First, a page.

Expert Advice Q&A: Irregular Periods During Perimenopause

Q: I am a healthy 43-year old and haven't had a period for three months, am I perimenopausal?

Wendy_Klein_MD150A: One of the first symptoms you may notice during perimenopause is irregular periods.  The hallmark of perimenopause, which is the phase prior to menopause, is irregularity. We all grow up thinking that when you enter the change of life and become menopausal, your periods just stop. That is not the case.

What happens is your periods start to become irregular. You can have too many periods, you can have too few, you may skip a period and then get regular again, and you may skip a few periods. You may think, “oh my, I am in menopause,” and suddenly your period comes back again.

Prior to menopause your periods are usually very regular. The amount of hormones that you are producing is very regular and predictable. However, as you approach menopause, entering the perimenopausal phase, the ovaries are unpredictable. You will have months when you don’t ovulate, and that causes irregular bleeding.

How long this irregularity lasts is highly individual. Could be a year, could be two years, could be three years and that is all normal variation. I like to say that the ovaries are stuttering. You don’t always ovulate and your previous hormonal milieu begins to change.

Eventually you will experience fewer periods and finally your periods will stop. You are not officially in menopause until you have skipped 12 consecutive periods.

You may get too many periods. You may get too few. You may skip them. The bleeding may become heavier, or it can become lighter.

If you suspect you may be perimenopausal, keep track of your periods.  Keep a record of when you are having your periods and what your symptoms are, so when you visit your clinician you can discuss the changes using actual dates.

If you are troubled by irregular periods, you can discuss the option of low dose birth control pills. This can help with regulation, with excessive flow, and also with contraception.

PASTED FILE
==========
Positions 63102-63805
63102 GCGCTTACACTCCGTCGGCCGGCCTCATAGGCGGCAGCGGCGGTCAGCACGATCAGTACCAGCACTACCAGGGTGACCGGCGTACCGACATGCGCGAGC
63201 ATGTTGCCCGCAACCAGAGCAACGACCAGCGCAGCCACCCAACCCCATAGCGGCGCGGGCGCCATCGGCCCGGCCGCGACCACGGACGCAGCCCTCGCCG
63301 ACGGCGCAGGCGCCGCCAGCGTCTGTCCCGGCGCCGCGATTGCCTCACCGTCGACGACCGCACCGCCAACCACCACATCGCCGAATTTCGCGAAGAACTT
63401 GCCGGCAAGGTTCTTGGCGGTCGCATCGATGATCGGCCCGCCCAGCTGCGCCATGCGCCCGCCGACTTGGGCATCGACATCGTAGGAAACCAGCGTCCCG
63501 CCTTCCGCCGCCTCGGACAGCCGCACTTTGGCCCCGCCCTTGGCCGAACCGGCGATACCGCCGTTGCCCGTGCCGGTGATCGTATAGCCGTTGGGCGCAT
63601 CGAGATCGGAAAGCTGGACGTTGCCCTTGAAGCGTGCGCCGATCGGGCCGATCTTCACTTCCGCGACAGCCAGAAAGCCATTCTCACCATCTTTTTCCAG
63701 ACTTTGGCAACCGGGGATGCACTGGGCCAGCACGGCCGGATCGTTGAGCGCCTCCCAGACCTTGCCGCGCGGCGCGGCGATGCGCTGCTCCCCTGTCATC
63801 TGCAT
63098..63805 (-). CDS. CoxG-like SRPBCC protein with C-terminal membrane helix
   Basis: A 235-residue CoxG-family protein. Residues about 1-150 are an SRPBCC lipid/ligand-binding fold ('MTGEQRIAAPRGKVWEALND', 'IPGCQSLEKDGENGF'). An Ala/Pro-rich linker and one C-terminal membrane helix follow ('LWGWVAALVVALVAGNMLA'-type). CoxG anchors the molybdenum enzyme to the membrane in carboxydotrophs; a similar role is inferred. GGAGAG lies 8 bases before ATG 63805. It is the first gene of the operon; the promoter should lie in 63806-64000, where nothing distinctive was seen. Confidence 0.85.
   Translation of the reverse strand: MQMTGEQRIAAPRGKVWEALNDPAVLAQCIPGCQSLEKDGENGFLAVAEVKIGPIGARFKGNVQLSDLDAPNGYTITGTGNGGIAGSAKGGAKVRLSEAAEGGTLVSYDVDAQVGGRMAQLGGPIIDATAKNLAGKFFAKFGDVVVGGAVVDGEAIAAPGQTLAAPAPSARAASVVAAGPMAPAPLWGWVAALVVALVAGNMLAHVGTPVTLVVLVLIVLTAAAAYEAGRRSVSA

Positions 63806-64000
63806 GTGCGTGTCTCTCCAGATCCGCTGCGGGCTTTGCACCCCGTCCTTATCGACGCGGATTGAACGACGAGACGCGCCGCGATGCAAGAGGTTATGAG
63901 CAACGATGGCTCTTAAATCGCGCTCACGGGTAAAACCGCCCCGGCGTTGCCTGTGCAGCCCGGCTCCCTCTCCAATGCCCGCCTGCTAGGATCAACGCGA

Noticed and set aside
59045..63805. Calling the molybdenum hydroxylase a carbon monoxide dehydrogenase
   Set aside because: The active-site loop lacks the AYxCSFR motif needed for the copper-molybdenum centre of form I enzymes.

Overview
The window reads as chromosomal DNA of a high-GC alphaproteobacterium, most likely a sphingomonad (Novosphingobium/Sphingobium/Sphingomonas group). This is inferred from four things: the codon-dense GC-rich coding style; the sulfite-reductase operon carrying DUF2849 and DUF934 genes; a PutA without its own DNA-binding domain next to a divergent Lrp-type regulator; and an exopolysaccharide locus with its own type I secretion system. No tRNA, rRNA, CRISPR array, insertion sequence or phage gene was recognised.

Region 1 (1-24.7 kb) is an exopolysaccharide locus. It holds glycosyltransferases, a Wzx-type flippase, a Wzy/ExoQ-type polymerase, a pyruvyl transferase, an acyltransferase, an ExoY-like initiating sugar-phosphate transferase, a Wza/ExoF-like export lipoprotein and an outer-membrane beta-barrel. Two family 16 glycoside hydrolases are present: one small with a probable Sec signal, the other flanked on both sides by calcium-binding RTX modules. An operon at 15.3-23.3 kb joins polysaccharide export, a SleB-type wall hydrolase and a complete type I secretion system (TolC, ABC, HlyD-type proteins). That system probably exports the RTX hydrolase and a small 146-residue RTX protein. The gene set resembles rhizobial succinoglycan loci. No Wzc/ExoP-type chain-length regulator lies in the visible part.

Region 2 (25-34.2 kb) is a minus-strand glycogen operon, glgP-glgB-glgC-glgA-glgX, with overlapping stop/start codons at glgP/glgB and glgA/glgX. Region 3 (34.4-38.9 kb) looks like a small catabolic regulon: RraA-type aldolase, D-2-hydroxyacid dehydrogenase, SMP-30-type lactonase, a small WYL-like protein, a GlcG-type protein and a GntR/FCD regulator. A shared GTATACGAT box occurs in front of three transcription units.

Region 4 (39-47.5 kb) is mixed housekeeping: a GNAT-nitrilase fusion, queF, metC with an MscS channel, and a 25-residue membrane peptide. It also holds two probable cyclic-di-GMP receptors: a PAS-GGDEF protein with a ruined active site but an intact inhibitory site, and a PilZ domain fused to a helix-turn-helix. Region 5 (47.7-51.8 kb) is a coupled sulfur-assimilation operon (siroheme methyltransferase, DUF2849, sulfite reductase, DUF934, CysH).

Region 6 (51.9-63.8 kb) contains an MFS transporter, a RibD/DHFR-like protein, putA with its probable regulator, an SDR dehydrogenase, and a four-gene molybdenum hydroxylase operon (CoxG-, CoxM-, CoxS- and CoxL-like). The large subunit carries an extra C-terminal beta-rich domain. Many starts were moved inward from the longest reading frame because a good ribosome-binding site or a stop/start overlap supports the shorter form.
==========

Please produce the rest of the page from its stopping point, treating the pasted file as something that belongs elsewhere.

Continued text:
One of the issues of which you should be aware is that even in perimenopause you can still become pregnant and since your periods are not regular you have an increased risk of unintended pregnancy. Birth control is still necessary as long as you continue to ovulate, even if you are irregular.

Menopause is a normal and natural part of a woman’s life. Arm yourself with knowledge, build a strong relationship with your clinician and manage your menopause empowered.



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Authour Bio's

Wendy_Klein_MD150Wendy Klein, M.D., is co-author of the book The Menopause Makeover and a national leader in women’s health.  She is Associate Professor Emeritus of Medicine, Obstetrics & Gynecology at Virginia Commonwealth University School of Medicine.  She cofounded the VCU Institute for Women’s Health and created their Women’s Health Residency Program, lauded as one of the best such programs in the United States.

Staness_headshot2Menopause_Book_CoverStaness Jonekos is an advocate for women's health, wellness and empowerment. An award-winning television writer, producer and director, she was one of the original executive producers who launched the television network Oxygen Media, cofounded by Oprah Winfrey. She is also co-author of The Menopause Makeover.


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